Blog - Proofreading and Copy Editing

Serial Comma

The serial comma, also known as the Oxford comma due to it being common in Oxford publications, is the comma that comes before ‘and’ or ‘or’ in a list of three or more items:

I ordered stuffed vine leaves, olives, and feta cheese.

She couldn’t decide whether to get angry, laugh, or cry.

Whether or not you use it is up to you. As always, you should choose one style and apply it consistently.


It may, however, be necessary on some occasions to use it. Some lists can be ambiguous:

I bought a red and green dress, a black and white T-shirt, and a purple polka-dot skirt. 

The counties of Northumberland, Durham, and Tyne and Wear are in the north of England.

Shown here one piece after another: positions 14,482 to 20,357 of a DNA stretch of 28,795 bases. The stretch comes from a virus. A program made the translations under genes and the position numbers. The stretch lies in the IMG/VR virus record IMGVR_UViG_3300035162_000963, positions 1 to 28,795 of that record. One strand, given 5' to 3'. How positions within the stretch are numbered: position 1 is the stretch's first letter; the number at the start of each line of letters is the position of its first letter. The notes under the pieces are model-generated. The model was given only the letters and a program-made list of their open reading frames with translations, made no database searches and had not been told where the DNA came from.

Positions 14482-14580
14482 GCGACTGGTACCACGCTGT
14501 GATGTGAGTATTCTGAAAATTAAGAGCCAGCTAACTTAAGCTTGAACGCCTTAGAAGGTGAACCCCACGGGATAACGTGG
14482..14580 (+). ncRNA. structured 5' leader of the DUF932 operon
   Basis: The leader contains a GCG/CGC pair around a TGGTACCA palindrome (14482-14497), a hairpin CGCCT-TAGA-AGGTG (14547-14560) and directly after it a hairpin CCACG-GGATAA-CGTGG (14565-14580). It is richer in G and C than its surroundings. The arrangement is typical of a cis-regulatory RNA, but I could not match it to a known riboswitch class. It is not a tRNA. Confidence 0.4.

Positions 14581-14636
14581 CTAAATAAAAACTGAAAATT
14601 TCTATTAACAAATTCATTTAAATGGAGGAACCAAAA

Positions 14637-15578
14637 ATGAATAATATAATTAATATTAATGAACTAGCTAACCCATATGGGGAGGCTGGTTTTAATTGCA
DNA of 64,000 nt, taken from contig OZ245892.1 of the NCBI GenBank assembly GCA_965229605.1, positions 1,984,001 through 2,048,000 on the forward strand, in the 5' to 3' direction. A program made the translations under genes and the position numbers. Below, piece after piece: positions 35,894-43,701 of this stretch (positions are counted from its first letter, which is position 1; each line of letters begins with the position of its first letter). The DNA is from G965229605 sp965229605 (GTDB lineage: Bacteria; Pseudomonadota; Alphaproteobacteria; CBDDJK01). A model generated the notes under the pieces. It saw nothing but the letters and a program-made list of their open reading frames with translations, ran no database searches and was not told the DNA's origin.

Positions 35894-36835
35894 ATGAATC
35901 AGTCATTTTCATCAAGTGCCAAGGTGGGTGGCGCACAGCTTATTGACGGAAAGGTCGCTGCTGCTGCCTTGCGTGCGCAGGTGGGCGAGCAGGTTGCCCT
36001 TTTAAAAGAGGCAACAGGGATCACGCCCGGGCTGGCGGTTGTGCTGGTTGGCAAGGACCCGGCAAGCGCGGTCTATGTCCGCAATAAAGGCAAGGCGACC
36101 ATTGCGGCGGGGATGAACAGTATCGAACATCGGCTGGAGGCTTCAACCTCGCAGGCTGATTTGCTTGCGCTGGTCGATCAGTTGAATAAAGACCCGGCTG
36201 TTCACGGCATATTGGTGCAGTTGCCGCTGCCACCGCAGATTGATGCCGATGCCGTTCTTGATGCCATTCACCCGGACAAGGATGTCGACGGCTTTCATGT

In the second example above, Tyne and Wear is one county not two; the serial comma shows this.


Finally, always remember to be careful with lists; the items in the list should relate to the start of the sentence:

I felt hungry, tired, and needed a break.

When you break this down, you see that it doesn’t work:

I felt hungry (yes)

I felt tired (yes)

I felt needed a break (no)

Therefore, it should read as follows:

I felt hungry and tired, and needed a break.

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